Groups of male SHR and their respective control WKY of several ages (3, 6, 9, 12, 18, and 24 months old) were used. Groups of each age and strain were housed separately in a temperature- and light-controlled room under a 12-hour light/dark cycle, with water and food provided ad libitum. Because the autoshaping task used food administration for conditioning, 1 week before autoshaping training and retraining, the animals were gradually deprived of food for 7 days so that their body weights were reduced by 15%; this limited body weight reduction allowed the exclusion of any disproportionate effect induced by food deprivation. The experiments consisted of two phases: (1) autoshaping training (acquisition) lasting for six daily sessions, with each training session separated by 24 hours; and (2) autoshaping retraining (reacquisition) consisting of a series of sessions identical to that of autoshaping training (performed 1 month later). The number of animals per group was 6 to 12; they were naive to the autoshaping testing procedure and used only once. The smaller groups of animals correspond to the older rats, since they were difficult to obtain.

    Drug Treatment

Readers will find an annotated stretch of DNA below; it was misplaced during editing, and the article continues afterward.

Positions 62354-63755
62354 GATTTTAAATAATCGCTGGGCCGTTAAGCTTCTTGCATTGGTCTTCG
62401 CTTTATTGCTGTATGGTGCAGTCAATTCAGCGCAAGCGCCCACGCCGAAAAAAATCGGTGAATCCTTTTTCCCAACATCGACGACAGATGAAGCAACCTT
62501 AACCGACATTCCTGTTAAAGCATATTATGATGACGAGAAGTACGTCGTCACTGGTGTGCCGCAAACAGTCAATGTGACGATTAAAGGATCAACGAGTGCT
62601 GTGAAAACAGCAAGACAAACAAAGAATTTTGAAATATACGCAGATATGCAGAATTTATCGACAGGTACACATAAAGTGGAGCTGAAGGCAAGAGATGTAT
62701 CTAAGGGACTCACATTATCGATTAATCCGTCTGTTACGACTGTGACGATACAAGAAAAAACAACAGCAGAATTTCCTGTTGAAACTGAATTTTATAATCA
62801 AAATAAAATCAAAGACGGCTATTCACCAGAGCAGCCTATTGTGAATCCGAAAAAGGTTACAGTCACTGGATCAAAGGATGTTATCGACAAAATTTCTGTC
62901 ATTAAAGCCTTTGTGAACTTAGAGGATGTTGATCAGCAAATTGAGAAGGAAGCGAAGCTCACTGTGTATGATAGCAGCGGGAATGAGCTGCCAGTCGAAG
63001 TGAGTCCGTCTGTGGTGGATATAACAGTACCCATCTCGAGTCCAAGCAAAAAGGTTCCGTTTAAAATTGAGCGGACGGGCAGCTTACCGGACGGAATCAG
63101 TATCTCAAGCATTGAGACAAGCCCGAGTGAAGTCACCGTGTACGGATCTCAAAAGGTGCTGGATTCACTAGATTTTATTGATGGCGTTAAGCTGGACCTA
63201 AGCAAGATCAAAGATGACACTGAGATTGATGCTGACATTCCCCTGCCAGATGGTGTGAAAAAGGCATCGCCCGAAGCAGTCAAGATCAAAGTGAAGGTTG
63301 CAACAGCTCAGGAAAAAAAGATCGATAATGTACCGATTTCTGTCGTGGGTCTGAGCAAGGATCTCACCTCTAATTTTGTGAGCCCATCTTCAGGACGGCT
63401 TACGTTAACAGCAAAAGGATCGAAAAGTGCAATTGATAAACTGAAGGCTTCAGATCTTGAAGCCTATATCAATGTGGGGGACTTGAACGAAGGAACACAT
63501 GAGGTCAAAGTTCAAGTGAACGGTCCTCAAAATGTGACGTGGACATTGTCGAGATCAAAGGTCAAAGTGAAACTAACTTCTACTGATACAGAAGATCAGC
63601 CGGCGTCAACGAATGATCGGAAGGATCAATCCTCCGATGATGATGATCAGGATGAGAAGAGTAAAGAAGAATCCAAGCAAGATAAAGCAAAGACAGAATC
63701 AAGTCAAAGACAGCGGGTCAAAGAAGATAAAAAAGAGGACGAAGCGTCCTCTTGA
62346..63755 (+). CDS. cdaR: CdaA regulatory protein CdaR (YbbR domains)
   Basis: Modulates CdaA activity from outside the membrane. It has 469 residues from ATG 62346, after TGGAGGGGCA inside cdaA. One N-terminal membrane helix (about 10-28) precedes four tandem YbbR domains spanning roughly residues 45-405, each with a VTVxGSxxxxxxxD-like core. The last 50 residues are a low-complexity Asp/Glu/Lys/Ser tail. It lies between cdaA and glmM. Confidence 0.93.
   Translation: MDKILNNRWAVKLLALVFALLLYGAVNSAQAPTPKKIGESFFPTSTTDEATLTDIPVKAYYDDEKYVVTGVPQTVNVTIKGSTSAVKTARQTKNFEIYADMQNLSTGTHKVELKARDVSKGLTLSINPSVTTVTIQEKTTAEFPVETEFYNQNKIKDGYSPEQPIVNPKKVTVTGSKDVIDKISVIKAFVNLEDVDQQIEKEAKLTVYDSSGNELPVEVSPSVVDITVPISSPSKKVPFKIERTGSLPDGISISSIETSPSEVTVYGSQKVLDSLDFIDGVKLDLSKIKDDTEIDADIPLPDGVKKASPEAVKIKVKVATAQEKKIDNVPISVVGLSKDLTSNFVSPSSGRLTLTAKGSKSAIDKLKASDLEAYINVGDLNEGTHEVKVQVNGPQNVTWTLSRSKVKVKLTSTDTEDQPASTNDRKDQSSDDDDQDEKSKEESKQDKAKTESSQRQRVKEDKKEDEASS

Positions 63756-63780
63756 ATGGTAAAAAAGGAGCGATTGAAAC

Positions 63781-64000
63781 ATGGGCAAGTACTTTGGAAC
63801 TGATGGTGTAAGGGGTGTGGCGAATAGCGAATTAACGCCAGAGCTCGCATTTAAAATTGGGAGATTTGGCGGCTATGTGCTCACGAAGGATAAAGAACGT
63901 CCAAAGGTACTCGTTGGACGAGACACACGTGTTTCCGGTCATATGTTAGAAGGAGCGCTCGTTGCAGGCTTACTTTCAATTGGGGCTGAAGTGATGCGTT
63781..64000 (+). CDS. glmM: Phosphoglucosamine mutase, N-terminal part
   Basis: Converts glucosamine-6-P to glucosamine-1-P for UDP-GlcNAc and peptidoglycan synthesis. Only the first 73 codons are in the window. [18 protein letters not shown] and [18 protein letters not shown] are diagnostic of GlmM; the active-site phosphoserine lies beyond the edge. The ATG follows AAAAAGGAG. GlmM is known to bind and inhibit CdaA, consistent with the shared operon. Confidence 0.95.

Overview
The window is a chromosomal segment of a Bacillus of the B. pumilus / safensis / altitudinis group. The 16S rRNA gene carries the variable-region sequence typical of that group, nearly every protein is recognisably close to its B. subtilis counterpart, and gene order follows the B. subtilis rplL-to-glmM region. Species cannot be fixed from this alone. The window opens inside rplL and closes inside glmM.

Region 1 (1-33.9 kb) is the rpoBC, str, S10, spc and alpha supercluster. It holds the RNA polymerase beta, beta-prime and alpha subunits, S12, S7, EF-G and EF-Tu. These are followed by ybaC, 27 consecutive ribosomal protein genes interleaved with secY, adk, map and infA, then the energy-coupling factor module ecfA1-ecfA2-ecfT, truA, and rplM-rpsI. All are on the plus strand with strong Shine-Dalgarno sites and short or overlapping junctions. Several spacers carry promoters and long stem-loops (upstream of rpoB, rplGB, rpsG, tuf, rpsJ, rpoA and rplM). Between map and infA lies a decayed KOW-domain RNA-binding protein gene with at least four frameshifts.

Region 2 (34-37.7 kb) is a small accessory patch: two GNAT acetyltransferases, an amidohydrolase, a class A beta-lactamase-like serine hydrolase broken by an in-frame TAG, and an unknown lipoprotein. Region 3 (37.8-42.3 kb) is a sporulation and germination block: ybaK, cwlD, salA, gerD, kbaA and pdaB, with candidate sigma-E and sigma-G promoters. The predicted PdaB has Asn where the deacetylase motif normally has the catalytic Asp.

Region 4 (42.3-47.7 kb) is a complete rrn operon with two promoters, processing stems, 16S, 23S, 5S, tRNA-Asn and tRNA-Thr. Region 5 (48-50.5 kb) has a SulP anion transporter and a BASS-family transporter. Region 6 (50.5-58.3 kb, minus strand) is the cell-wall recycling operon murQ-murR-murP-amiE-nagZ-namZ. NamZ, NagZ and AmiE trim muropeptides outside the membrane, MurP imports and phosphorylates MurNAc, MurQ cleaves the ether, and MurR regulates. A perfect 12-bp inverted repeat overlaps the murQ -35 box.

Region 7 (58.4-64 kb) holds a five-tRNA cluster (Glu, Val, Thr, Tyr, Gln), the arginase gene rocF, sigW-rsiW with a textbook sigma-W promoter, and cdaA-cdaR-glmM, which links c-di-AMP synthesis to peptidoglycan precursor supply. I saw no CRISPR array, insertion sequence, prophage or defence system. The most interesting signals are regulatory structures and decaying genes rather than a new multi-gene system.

Four groups of animals were randomly assigned to each treatment. Rats were anesthetized with sodium pentobarbitone (30 to 40 mg/kg IP) 30 minutes before surgery. The dorsal area was scrubbed with iodine solution, shaved, and wiped with 70% ethanol solution. A ventral midline incision, approximately 1.5 cm in length, was made through the skin, and a sterilized Alzet osmotic minipump (model 2ML4; mean pumping rate of 2.38±1 μL/h during 28 days) was inserted through the incision. A suture was made in the skin, and the animals were returned to their home cages for complete recovery from anesthesia; at least 16 hours were allowed to elapse for this purpose. As previously reported,3 WKY and SHR of 12 months of age were implanted with subcutaneous osmotic minipumps releasing nimodipine (0.4 mg/kg per day). After 3 weeks of treatment, vehicle- and nimodipine-treated animals received daily autoshaping training sessions during 4 days. The continuous infusion with osmotic minipumps was selected because these pumps provide a sustained and stable administration of low light-protected doses of the drug. Moreover, this administration protocol allows the study of a possible direct effect of nimodipine on learning unrelated to its hypotensive effects, thus avoiding drastic and long-lasting changes in blood pressure and resembling a slow-release oral dose for humans. The number of animals in these groups was 7; they were naive to the autoshaping testing procedure and used only once.